The story itself concerns the mysterious Legion International, who have taken over an old aerodrome on the outskirts of the village of Culverton to act as the landing strip for an alien invasion. Legion, the Gaderene and 'the swine' (as they call their human hosts) are a reference to the biblical story from Mark ch.5 (quoted, annoyingly, in the King James Version at the start of the story), but nothing is made of this other than the fact that the aliens are 'possessing' the villagers.

Mark Gatiss is of course on home territory writing about sinister villagers (having co-created The League Of Gentlemen), although the otherwise idyllic east anglian village of Culverton is a far cry from Royston Vasey. The village characters are well-written and realistic, although the UNIT troops are less so.
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Most Recent Customer Reviews
4.0 out of 5 stars Last of the Gaderene
Last of the Gaderene is a 3rd Doctor adventure by Mark Gatiss and his first novel since the lacklustre The Roundheads. I’ll be honest, I’m not a huge lover of Mark Gatiss. Read more
Published 9 days ago by Steve White
3.0 out of 5 stars Disappointing
You can feel the characters come alive in parts but the rest was hard going. Not a classic and disappointing when the author is someone I admire.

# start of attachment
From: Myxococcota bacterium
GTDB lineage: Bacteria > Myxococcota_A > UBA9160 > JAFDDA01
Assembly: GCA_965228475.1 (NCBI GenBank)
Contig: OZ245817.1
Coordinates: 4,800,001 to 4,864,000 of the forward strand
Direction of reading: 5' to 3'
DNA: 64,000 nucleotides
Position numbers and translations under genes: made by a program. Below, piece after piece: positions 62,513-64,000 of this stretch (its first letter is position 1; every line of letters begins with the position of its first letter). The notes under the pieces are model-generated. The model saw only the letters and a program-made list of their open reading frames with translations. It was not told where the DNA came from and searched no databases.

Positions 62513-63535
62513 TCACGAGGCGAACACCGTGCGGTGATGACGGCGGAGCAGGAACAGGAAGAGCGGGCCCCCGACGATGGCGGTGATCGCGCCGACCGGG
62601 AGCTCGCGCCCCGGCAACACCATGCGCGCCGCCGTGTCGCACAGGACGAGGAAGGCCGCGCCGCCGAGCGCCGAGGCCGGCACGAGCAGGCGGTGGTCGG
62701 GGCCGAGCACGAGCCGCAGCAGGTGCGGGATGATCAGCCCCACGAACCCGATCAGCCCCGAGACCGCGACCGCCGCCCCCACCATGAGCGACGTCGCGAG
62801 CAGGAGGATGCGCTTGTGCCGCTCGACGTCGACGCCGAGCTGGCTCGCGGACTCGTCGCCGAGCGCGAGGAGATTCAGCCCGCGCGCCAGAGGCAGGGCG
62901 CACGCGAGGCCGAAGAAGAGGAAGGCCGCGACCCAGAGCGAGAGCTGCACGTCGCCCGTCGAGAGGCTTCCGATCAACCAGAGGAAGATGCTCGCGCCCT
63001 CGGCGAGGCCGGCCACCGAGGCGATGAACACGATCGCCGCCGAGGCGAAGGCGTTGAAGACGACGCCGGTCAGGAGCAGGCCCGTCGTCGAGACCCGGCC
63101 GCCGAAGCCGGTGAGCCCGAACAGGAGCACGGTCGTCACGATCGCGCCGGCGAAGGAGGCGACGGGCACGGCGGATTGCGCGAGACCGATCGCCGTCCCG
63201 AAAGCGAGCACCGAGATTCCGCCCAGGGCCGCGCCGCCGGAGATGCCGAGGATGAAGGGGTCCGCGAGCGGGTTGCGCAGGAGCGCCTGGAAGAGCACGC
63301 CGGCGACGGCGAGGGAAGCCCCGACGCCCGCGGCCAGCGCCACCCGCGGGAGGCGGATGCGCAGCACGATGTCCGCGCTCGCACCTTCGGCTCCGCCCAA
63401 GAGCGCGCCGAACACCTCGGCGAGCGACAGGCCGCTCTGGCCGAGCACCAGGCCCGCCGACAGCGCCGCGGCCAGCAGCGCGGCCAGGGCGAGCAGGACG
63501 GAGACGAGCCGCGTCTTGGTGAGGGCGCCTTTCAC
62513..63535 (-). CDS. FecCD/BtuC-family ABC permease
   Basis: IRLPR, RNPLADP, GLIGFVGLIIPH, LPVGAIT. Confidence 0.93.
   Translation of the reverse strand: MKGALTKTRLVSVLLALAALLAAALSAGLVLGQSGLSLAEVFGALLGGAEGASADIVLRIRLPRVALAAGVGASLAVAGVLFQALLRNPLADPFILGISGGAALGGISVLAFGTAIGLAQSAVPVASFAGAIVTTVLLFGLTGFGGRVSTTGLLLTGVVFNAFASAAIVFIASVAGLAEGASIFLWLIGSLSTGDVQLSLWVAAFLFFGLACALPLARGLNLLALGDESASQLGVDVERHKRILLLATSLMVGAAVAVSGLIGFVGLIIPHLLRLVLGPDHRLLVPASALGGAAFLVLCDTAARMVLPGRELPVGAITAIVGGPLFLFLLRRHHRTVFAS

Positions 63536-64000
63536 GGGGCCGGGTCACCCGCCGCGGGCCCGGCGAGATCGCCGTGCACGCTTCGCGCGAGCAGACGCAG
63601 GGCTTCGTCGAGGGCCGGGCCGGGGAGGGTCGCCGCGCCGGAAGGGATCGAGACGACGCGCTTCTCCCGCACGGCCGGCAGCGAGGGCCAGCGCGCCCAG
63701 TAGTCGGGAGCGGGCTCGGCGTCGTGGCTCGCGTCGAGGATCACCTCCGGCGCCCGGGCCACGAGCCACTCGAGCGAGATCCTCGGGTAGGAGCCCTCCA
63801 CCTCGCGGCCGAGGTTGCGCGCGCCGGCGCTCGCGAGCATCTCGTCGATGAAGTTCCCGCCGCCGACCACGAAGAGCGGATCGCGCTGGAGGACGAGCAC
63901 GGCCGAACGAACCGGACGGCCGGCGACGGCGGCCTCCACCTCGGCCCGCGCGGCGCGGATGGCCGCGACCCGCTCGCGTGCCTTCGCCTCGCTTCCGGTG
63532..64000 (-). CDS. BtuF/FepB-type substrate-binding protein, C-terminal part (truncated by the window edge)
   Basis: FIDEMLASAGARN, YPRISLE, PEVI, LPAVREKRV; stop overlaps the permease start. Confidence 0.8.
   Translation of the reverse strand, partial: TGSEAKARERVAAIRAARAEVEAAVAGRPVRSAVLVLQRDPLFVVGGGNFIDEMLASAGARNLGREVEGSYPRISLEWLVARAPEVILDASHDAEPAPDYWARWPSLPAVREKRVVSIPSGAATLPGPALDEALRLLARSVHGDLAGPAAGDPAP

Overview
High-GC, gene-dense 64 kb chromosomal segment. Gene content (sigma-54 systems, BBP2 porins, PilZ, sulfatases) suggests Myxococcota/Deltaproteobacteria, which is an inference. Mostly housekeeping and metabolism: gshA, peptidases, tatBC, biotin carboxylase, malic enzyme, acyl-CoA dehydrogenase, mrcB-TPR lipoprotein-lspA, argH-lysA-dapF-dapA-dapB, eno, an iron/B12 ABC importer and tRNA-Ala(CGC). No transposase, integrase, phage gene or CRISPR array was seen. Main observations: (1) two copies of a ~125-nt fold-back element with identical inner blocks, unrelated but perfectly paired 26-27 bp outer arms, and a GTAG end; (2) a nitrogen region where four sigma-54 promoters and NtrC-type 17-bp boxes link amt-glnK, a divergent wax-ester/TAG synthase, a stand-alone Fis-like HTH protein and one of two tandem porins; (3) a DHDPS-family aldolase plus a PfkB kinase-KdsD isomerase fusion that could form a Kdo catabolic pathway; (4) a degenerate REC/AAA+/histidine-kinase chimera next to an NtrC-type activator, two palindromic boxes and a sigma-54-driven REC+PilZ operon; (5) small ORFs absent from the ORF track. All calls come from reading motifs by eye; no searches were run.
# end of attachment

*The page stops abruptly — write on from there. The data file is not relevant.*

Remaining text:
Published 29 days ago by David L
4.0 out of 5 stars Last of the Gaderene
The Third Doctor, companion Jo Grant and U.N.I.T. battle against alien invaders in a sleepy East Anglian village in this Invasion of the Bodysnatchers like tale. Read more
Published 4 months ago by Waylander101
5.0 out of 5 stars Gatsis Delivers A Classic Third Doctor Novel
This is your typical classic Jon Pertwee Third Doctor & UNIT adventure were a seemingly idyllic village in Culverton is promised by peace & prosperity but when Culverton is invaded... Read more
Published 5 months ago by timelord007
5.0 out of 5 stars Perfect Pertwee
There can be no doubt as to why this novel has been chosen to be part of this series of re-releases to celebrate the fiftieth anniversary; it is the ideal representation of the... Read more
Published 9 months ago by Alaran
5.0 out of 5 stars Praise for a thoroughly enjoyable novel
This is a wonderful read, evoking both the 3rd Doctor vividly and convincingly by Mark Gatiss. I recommend it to all fans.
Published 10 months ago by Nicholas Johnston
5.0 out of 5 stars The Last of the Gaderene
This is the 50th anniversary story representing the Third Doctor, as played by Jon Pertwee - the dashing, debonair man of action with all his gadgets, Scientific Advisor to UNIT,... Read more
Published 11 months ago by Keen Reader
5.0 out of 5 stars Old fashioned enjoyment
This had all the ingredients of Jon Pertwees doctor who period and it was like being taken back to 1973 again. Read more
Published 12 months ago by howard
5.0 out of 5 stars Doctor Who Last of the Garderene
The aerodrome in Culverton has new owners, and they promise an era of prosperity for the idyllic village. Read more
Published 12 months ago by kk
3.0 out of 5 stars Silly, Slavish Fun
A perfectly acceptable piece of Third Doctor froth, that (budget aside) could have slotted very easily into Pertwee's final seasons as the the Doctor. Read more
Published 12 months ago by Richard Wright